Human immunodeficiency virus (HIV) and acquired immunodeficiency syndrome (AIDS) remain one of the most severe health challenges in the world and in Sub-Saharan Africa in particular, accounting for 69% of the people living with HIV worldwide. One effective strategy to reduce HIV transmission would be the development of an effective vaccine. Achieving that goal requires a profound understanding of the interaction between the virus and elements of the host immune system and the identification of vaccine features which are beneficial or detrimental to obtain an optimal vaccine candidate. Regulatory T cells (Tregs) are a heterogeneous subgroup of CD4 T cells which regulate the immune response, preventing exacerbated inflammatory reactions. There is no consensus if Tregs are beneficial or harmful during HIV-1 infection, particularly at the early phase of the disease. Furthermore, little is known about the impact of current candidate HIV vaccines on Tregs frequency and function. Although Tregs have the potential to hamper the overall performance of vaccine induced HIV-specific effectors responses. The aim of this project is to study the dynamics and assess the role of different subsets of Tregs during early HIV-1 infection. Furthermore, we aim to study how immunization of HIV-negative individuals with a promising new prime boost HIV vaccine candidate affects the Tregs subsets.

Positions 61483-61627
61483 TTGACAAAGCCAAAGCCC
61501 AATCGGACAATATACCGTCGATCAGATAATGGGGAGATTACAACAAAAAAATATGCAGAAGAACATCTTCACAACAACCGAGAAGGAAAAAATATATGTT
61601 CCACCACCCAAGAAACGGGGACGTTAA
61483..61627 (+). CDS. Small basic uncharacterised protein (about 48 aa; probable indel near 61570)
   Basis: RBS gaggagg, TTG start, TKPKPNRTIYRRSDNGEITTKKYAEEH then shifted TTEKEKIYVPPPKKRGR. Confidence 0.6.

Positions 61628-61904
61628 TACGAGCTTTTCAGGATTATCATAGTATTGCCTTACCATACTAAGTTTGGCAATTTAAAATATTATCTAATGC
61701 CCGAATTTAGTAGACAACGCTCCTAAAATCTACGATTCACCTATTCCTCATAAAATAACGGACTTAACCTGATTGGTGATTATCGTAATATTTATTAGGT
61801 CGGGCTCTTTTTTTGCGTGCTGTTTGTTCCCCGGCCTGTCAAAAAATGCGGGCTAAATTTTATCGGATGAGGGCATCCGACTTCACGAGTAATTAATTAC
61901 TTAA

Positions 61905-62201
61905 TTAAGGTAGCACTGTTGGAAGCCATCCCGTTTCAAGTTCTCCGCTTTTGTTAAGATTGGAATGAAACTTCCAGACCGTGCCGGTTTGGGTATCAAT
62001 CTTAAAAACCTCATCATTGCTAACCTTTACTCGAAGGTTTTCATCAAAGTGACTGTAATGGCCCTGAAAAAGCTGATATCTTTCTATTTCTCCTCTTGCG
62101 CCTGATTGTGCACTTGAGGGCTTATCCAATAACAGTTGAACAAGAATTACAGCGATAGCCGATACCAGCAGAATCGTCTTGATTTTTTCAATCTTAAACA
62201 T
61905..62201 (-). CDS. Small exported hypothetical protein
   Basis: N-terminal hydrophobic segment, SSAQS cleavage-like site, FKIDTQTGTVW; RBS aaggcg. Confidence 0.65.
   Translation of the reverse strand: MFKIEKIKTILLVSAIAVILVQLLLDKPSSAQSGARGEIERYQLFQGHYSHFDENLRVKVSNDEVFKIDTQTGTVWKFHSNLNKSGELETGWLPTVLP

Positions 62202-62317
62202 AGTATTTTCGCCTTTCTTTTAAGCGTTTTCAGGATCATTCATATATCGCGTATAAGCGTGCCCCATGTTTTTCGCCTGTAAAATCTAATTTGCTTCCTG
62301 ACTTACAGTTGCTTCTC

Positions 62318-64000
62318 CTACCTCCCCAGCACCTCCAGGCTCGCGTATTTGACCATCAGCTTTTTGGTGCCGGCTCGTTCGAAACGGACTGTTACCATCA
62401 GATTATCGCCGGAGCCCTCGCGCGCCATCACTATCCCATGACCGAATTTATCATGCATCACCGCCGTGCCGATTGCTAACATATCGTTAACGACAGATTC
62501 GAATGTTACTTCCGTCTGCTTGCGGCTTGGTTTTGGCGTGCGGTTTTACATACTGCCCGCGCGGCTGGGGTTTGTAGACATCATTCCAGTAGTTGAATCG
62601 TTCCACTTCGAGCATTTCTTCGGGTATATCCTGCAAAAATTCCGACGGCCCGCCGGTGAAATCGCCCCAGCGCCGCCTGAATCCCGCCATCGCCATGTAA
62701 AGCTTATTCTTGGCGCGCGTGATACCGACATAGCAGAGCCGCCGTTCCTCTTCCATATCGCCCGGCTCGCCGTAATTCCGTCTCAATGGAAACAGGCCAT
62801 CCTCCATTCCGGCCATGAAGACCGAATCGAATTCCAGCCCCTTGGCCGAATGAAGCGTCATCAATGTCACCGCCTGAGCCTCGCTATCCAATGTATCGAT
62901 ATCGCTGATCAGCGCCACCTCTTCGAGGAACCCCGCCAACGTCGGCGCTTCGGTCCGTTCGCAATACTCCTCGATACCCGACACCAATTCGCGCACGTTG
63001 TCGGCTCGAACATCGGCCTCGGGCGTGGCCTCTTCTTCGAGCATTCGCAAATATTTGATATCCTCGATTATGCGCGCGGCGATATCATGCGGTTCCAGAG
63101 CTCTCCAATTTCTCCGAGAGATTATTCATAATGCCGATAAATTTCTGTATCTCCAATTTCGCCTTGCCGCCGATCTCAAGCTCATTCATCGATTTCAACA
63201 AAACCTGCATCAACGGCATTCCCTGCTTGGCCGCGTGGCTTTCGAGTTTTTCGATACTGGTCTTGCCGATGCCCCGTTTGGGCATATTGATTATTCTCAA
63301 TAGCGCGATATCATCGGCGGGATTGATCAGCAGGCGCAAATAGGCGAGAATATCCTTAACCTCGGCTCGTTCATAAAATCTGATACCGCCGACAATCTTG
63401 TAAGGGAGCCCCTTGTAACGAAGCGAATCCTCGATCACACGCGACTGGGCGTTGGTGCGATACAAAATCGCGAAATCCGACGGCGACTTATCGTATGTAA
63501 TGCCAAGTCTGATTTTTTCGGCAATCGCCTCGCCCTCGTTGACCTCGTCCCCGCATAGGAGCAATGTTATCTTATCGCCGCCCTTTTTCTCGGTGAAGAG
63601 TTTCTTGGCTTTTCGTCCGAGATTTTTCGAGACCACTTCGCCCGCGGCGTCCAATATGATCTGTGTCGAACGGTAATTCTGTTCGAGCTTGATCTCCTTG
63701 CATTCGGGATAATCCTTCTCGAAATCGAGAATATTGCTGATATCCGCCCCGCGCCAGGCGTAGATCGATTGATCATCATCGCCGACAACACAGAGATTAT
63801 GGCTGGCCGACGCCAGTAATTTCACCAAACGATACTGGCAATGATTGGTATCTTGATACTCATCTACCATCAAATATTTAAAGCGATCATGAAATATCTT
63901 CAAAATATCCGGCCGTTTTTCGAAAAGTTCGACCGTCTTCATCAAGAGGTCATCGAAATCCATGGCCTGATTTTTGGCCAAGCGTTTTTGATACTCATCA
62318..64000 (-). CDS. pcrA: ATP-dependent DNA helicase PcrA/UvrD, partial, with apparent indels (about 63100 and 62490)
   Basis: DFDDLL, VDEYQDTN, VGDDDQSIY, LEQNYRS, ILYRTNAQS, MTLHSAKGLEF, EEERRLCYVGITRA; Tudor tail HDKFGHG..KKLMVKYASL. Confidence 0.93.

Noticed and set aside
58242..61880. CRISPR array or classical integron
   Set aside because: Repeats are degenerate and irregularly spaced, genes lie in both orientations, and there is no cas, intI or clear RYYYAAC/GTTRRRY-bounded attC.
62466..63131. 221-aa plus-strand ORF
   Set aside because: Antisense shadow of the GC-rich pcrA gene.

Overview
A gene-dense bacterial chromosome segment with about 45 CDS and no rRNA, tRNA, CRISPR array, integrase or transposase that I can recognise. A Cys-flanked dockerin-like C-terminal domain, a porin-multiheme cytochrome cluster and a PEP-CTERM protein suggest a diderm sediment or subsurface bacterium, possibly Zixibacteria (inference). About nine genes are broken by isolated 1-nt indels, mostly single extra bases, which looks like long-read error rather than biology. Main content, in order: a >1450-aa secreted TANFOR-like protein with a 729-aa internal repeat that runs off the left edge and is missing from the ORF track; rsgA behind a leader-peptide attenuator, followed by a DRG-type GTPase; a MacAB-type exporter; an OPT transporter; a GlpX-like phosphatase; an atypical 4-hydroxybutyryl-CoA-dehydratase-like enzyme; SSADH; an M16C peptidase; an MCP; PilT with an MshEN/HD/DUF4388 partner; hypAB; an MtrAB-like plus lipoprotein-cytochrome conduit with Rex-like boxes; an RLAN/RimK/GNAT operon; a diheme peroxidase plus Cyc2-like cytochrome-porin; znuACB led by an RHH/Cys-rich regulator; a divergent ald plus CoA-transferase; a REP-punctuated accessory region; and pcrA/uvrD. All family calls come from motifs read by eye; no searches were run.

|Effective start/end date
|1/12/13 → 8/05/19
IWETO expertise domain
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